— Nicholas Schoggen’01
Most writers will tell you that poetry is not where the money is. But looking at the turnout for Beloit College’s three-day Festival of International Poetry in September, you probably wouldn’t believe a word of it. As a start, audiences were introduced to five of today’s most influential international poets: Marjorie Agosin, Sergey Gandlevsky, Ulla Hahn, Gustavo Perez Firmat, and Hubert Lucot; respectively representing Chile, Russia, Germany, Cuba, and France. Chinese poet Bei Dao joined the group; he is in residence this year as the holder of the Mackey Chair in creative writing.
The event was an occasion for discussions of the literary and political challenges that poets face today. To this end, poetry was everywhere. Students read works from their favorite international poets, poets talked to students, poets and faculty conducted roundtable discussions, and as a finale, a poetry reading filled the Poetry Garden edge to edge with a delighted audience that attracted passers-by.
For first-day openers, students read poems from such greats as Aleksandr Pushkin, Charles Baudelaire, and Jorge Luis Borges. Poems ranged from the somber "How others see" by the Hungarian poet Miklos Radnoti, to the sly "Woman and cat" by French author Paul Verlaine. The audience was treated to a six-person production and reading of "The City" by the Chinese poet Gu Cheng. This lyrical, almost musical piece featured the voices of John Rosenwald, professor of English, and Phil Straffin, White professor of mathematics and computer science, among others. In addition, the participants discussed the challenges of translating such a poem. In fact, translation was a key topic during the festival.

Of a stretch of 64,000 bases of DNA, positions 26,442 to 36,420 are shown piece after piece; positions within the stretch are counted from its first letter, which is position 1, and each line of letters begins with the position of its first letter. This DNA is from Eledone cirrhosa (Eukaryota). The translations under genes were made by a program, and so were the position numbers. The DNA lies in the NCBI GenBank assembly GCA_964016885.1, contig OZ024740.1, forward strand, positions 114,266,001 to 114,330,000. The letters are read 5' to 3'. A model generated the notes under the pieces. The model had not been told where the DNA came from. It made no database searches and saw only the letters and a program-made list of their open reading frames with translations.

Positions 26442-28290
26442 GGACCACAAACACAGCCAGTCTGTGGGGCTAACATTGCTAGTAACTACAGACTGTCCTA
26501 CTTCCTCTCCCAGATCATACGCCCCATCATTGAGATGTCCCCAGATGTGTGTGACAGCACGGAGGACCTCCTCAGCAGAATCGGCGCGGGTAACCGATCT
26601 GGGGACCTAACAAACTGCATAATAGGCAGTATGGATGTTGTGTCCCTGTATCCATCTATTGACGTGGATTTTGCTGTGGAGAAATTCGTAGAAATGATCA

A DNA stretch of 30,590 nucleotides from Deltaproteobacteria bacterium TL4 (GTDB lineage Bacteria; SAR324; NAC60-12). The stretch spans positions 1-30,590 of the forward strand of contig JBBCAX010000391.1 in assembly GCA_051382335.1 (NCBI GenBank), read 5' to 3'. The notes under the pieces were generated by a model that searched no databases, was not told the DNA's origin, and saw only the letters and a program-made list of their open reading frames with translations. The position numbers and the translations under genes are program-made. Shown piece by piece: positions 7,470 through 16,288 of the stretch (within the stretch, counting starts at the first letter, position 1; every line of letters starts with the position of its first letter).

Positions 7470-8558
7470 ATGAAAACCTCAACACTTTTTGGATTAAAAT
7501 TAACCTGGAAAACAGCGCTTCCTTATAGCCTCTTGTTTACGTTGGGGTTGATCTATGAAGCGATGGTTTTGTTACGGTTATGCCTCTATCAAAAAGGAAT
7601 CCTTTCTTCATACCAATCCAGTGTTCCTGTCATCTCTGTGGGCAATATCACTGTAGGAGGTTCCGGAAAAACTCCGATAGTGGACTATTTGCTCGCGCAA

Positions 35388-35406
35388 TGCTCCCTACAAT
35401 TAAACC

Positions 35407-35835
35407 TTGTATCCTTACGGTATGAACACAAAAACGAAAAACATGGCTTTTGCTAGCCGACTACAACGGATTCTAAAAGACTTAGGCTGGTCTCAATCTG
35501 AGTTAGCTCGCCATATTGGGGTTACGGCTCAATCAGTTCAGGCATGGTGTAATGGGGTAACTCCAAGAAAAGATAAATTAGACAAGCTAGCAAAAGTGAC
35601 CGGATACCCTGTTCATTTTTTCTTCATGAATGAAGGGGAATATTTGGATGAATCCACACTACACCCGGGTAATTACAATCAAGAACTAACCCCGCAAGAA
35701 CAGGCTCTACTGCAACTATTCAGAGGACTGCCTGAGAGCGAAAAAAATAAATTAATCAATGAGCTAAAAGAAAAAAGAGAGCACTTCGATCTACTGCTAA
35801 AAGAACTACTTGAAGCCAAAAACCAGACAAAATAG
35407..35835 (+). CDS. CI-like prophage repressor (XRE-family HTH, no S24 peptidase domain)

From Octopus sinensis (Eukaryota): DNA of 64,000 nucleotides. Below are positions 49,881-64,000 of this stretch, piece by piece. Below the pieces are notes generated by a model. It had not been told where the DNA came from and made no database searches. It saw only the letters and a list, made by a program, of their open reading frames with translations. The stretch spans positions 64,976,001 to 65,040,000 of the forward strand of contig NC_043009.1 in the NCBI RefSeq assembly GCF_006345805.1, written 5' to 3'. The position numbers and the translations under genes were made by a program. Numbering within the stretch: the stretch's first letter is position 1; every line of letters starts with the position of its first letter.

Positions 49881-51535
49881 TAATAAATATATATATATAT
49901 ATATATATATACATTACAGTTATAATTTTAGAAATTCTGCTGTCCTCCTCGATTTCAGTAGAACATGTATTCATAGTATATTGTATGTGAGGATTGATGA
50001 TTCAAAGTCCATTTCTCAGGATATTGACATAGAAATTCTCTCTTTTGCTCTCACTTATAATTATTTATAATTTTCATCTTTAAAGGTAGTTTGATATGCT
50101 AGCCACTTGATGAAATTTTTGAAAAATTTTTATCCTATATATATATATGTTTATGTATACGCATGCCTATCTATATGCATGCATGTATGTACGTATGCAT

More than 15 voices were heard in the first part of the festival. They spoke Russian, Hungarian, French, Japanese, German, Portuguese, Chinese, Croatian, and even a little English. It was a perfect beginning to the event which was developed by a number of faculty members, with organization provided by Donna Oliver, Russian studies chair.
Prof. Rosenwald said, with an air of something like exhaustion, "These last couple of weeks have been unbelievable," but smiled and added, "Hectic, but great." The heart of the festival focused on Saturday readings in the Poetry Garden, a perfect showcase for each of the poet-guests. Listeners got a chance to sample the effects of translation. Each of the poets read his or her works in the original language, and listeners, using the programs provided, could follow the English translation or the original language.
Even passers-by stopped now and again to take in the simple stoicism of Gandlevsky or the rapid, fluid narration of Lucot. Firmat’s quick, clever "Bilingual Blues" had the audience laughing aloud by the end. Bei Dao’s reading was followed by a special guest: Zhang Zhen, a young Chinese poet and fan of Bei Dao, read three of her own poems in English. Each poet was able to showcase his or her individual style.
The background of each poet influences his or her work. Marjorie Agosin was raised in Chile, and came to the United States to escape the military coup that overthrew the Socialist government of Salvador Allende. She is Jewish, and the experiences of growing up Jewish in Chile are major influences on her poetry.
Sergey Gandlevsky, a native of Moscow, has been writing poetry since he was 18. He met with a great deal of success in small foreign journals, but his work has only begun appearing in Russian journals since the 1980s. After growing up near Cologne, Germany, Ulla Hahn trained for industrial sales and completed her second education "poetry" at night school. She has published numerous books and has been awarded several literary prizes.
Bei Dao - Mackey Professor, creative writing
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